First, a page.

In order to induce EDF to build them, it offered subsidies of £37 billion in guaranteed electricity prices over the 60-year life of the reactors. This would double the existing cost of electricity in the UK.

The European Commission gave permission for this to happen, despite the distortion to the competitive electricity market. But this decision is set to be challenged in the European Court by the Austrian government and renewable energy companies, which will further delay the project.

Since the decision was made to build nuclear power stations, renewable energy has expanded dramatically across Europe and costs have dropped. Nuclear is now more costly than wind and solar power. In Britain alone, small-scale solar output has increased by 26 percent in the last year.

In theory, there are a number of other nuclear companies—from the U.S., China, Japan and Russia—keen to build stations of their own design in Britain, but they would want the same price guarantees as EDF for Hinkley Point.

With a general election in the UK looming in May next year, no decisions will be reached on any of these projects any time soon. And a new government might think renewables are a better bet.

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The last time San Francisco did not record a drop of rain in February was in 1864 as the Civil War raged.

"This hasn't happened in 150 years or more," said Daniel Swain, a climate scientist at UCLA's Institute of the Environment and Sustainability to The Guardian. "There have even been a couple [of] wildfires – which is definitely not something you typically hear about in the middle of winter."

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On Thursday, the U.S. Drought Monitor said nearly 60 percent of the state was abnormally dry, up from 46 percent just last week, according to The Mercury News in San Jose.

The dry winter has included areas that have seen devastating fires recently, including Sonoma, Napa, Lake and Mendocino counties. If the dry conditions continue, those areas will once again have dangerously high fire conditions, according to The Mercury News.

"Given what we've seen so far this year and the forecast for the next few weeks, I do think it's pretty likely we'll end up in some degree of drought by this summer," said Swain, as The Mercury News reported.

Another alarming sign of an impending drought is the decreased snowpack in the Sierra Nevada Mountain range. The National Weather Service posted to Twitter a side-by-side comparison of snowpack from February 2019 and from this year, illustrating the puny snowpack this year. The snow accumulated in the Sierra Nevadas provides water to roughly 30 percent of the state, according to NBC Los Angeles.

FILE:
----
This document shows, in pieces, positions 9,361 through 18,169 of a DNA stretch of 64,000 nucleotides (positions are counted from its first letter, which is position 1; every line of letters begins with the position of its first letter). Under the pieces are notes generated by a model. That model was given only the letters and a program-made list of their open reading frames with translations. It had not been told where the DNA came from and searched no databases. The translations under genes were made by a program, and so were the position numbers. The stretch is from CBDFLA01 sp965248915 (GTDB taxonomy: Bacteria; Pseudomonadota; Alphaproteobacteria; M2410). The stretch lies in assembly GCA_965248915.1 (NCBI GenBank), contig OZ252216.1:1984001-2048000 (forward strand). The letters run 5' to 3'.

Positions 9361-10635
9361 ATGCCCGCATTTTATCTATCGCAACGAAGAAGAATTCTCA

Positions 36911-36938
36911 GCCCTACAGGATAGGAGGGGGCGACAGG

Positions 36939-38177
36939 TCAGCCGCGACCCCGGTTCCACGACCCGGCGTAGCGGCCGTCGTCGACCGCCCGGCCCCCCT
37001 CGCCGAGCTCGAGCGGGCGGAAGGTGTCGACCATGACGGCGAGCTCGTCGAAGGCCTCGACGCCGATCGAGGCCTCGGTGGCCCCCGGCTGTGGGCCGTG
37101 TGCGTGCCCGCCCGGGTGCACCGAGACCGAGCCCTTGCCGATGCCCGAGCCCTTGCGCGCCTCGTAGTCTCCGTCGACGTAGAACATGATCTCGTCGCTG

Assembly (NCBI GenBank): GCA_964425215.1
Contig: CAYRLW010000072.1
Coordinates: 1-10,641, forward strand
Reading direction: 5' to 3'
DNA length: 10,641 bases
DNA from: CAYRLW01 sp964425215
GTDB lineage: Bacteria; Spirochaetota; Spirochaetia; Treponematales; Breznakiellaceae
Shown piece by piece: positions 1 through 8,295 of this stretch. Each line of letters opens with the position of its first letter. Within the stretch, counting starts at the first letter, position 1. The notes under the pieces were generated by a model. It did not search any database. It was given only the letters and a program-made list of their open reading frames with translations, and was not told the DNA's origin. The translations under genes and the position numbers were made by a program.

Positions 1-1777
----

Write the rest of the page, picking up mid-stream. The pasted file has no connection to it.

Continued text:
Right now, the snowpack is at 53 percent of its normal volume after two warm and dry months to start the year. It is a remarkable decline, considering that the snowpack started 2020 at 90 percent of its historical average, as The Guardian reported.

"Those numbers are going to continue to go down," said Swain. "I would guess that the 1 March number is going to be less than 50 percent."

The National Oceanic and Atmospheric Administration (NOAA) Climate Prediction Center forecast that the drier-than-average conditions may last through April.

NOAA said Northern California will continue deeper into drought through the end of April, citing that the "persistent high pressure over the North Pacific Ocean is expected to continue, diverting storm systems to the north and south and away from California and parts of the Southwest," as The Weather Channel reported.

As the climate crisis escalates and the world continues to heat up, California should expect to see water drawn out of its ecosystem, making the state warmer and drier. Increased heat will lead to further loss of snow, both as less falls and as more of it melts quickly, according to The Guardian.

"We aren't going to necessarily see less rain, it's just that that rain goes less far. That's a future where the flood risk extends, with bigger wetter storms in a warming world," said Swain, as The Guardian reported.

The Guardian noted that while California's reservoirs are currently near capacity, the more immediate impact of the warm, dry winter will be how it raises the fire danger as trees and grasslands dry out.

"The plants and the forests don't benefit from the water storage reservoirs," said Swain, as The Mercury News reported. "If conditions remain very dry heading into summer, the landscape and vegetation is definitely going to feel it this year. From a wildfire perspective, the dry years do tend to be the bad fire years, especially in Northern California."